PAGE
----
It doesn’t matter who we are or how gifted or how able or strong, we will never be able to meet every need around us nor accomplish all that we see needs to be done. However, we can find time and the ability to do what God is calling us to do.

So why are we pulling a train loaded with unfinished tasks, guilt, and frustration? We live in a society that worships work. It is a society that has made work and the accomplishments of work the primary source of fulfillment, security, and satisfaction. Many have cultivated such an unrealistic standard of achievement that they have developed a neurotic compulsion to produce and perform. It has become like an intoxicating drug that they use to get a high. But why such a compulsion? It is undoubtedly prompted by the desire to succeed, to have what others have, or to have more than others have, to feel good about themselves, or to prove something to someone, perhaps a parent, or just to themselves. Remember, the Apostle Peter defines this as “fleshly desires that wage war against the soul.” And what is this success that people are chasing? In terms of the world, it is sought in position, power, prestige, pleasure, and possessions; or in brains, bucks, beauty, and in our world of super athletes, brawn. Regarding this, I just read an intriguing statement about success:

It is a temptation, a trap, an intoxicant, and a sedative. It is seductive, appealing, addicting, and confusing. It is the fuel that drives the engine of the world’s dynamic, open-market economies. It begins as an aspiration and becomes an assumption, a right. It starts as an occupation and eventually becomes a preoccupation. And we want it.122

The irony of all of this is that no matter how much a person does, or accomplishes, or has, it never seems to be enough. Enough is no longer enough. No wonder, with this mentality or intoxicant, people never seem to have enough time. They are pursuing a path that leads to nowhere or climbing a ladder that is leaning against the wrong wall.


Being a good steward of the time God gives is not really a matter guarding the minutes so we can spend our time productively. Certainly we need to wisely use our time, but even more importantly we need to have a grasp of time in the sense of understanding the great events of God in history, past, present, and future as they are set forth in Scripture in the grand scheme of the plan of God. As mentioned at the beginning of this study, the goal concerning the stewardship of time is not to get Christians busier. It is not busier lives that we need. What is needed instead is a better use of the time we have combined with a biblical view of time on earth from three important elements:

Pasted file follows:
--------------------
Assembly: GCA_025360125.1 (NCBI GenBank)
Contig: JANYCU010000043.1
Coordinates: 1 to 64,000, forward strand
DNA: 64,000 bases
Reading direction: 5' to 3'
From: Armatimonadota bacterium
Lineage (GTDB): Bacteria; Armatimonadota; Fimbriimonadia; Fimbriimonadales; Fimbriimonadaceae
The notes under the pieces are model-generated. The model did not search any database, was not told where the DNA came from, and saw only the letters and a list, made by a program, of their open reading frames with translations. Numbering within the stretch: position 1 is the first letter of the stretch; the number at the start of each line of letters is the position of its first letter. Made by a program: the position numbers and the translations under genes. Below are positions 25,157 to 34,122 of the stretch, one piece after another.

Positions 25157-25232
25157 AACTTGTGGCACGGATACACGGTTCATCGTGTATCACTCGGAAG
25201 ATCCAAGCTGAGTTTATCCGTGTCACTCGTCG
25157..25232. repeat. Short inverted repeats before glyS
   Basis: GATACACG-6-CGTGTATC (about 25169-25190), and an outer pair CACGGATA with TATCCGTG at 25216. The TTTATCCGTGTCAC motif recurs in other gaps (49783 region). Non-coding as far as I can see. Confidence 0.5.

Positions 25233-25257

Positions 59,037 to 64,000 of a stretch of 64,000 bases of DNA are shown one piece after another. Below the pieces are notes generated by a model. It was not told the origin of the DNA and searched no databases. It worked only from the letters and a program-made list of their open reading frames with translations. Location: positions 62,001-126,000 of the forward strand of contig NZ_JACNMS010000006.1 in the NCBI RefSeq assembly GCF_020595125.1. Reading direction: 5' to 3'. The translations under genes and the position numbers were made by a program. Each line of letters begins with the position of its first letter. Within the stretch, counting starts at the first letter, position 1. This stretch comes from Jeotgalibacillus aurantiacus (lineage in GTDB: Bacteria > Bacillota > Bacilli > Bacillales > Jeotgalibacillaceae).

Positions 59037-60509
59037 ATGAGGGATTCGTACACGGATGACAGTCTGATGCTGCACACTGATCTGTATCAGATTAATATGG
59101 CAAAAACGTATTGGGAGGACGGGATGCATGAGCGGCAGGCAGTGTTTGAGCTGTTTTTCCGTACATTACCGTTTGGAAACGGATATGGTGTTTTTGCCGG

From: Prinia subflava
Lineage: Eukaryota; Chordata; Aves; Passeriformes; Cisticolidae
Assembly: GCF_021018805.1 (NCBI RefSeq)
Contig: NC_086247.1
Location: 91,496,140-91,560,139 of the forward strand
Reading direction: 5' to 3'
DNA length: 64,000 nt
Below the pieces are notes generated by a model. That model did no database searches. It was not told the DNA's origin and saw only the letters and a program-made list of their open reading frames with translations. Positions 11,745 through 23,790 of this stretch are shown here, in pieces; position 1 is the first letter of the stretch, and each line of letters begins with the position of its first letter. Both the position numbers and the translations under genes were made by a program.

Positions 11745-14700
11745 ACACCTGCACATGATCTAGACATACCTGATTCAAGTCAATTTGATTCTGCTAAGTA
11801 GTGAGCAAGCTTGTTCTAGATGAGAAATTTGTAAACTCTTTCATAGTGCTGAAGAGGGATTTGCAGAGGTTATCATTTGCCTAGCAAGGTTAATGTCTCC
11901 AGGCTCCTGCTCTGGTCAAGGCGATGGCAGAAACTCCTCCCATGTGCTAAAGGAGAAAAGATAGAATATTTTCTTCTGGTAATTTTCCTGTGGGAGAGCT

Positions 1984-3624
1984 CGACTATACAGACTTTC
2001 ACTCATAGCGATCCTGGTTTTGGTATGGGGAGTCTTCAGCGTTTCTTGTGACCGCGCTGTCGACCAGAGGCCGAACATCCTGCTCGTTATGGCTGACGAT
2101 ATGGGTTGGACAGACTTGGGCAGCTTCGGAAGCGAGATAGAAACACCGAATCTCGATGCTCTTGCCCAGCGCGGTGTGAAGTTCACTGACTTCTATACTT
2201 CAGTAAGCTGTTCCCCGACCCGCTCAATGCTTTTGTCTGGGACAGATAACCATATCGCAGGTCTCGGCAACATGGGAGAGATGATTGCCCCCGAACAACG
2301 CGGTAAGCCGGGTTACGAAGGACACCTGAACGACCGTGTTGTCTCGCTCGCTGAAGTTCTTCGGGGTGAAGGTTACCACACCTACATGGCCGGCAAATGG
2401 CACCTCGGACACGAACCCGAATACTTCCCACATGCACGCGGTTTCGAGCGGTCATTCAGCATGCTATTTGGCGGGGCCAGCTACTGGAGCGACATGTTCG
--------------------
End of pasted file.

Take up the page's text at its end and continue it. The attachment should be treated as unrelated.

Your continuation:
(1) As it is made so evident in 1 Peter, we must grasp exactly who we really are as Christians. We are children of God and citizens of heaven who are exiles, sojourners, and aliens. The world, on the other hand, lives as earth dwellers who search for their meaning and purpose in life from this world alone. For the Christian, following Peter’s instruction means adopting and maintaining this new attitude toward our time on earth and what we do with our lives.

(2) As Paul reminds us in Romans and Ephesians, we must comprehend exactly where we are. We live in a time described by Paul as a time of darkness or night and as an evil age, the form of which is passing away. Everything in this world is designed to get us to make life in this world our ultimate aim. Our need then is to walk carefully so we can rescue the time God has given us on earth from the many evil uses and perspectives promoted by the evil one.

(3) We must also ask and respond to the issue of just why we are here. We are here as ambassadors of Christ called to a world-wide mission of making disciples of all nations starting in Jerusalem (home base) and reaching out to the uttermost part of the earth (Matt. 28:19-20; Acts 1:8). We are here to represent the Savior, to glorify God, and enjoy Him forever.

2 Corinthians 5:20 Therefore we are ambassadors for Christ, as though God were making His plea through us. We plead with you on Christ’s behalf, “Be reconciled to God!

1 Corinthians 10:31 So whether you eat or drink, or whatever you do, do everything for the glory of God.

Philippians 4:4 Rejoice in the Lord always. Again I say, rejoice!

104 Robert Banks, The Tyranny of Time: When 24 Hours Is Not Enough, InterVarsity, Downers Grove, IL, 1983, p. 32.

105 R. Alec Mackenzie, The Time Trap, McGraw Hill, McGraw Hill, New York, 1972, p. 2.

106 Charles Swindoll, Leisure, Multnomah Press, Portland, 1981, p. 1.

107 Banks, p. 51.

108 Harper’s Bible Dictionary, Electronic Media.

109 The New Bible Dictionary, Electronic Media.

110 C. H. Pinnock, The International Standard Bible Encyclopedia, Vol. 4, Q-Z, Revised, Eerdmans, Grand Rapids, 1988, p. 852.

111 Ibid.

112 Banks, p. 144.


114 Banks, p. 175.

115 Ibid.

116 The Ryrie Study Bible, NASB, Expanded Edition, Moody Press, Chicago, 1995, p. 1028.

117 The New International Dictionary of New Testament Theology, Colin Brown, Gen. Ed., Vol. 3, Zondervan, Grand Rapids, 1975, p. 837.

118 Walter Bauer, F. Wilbur Gingrich and Frederick W. Danker, A Greek-English Lexicon of the New Testament and Other Early Christian Literature, University of Chicago Press, Chicago, 1979, Logos Library Systems, electronic media.

119 G. Abbott-Smith, A Manual Greek Lexicon of the New Testament, T & T Clark, Edinburgh, 1973, p. 158.

120 Abbott-Smith, p. 212.

121 Fritz Rienecker, A Linguistic Key To The Greek New Testament, edited by Cleon L. Rogers, Jr., Regency, Grand Rapids, 1976, p. 584.

122 Ramesh P. Richard, “Success, The Consuming Addiction,” Dallas Theological Seminary’s Kindred Spirit, Winter 1996, p. 10.

Related Topics: Basics for Christians

Report Inappropriate Ad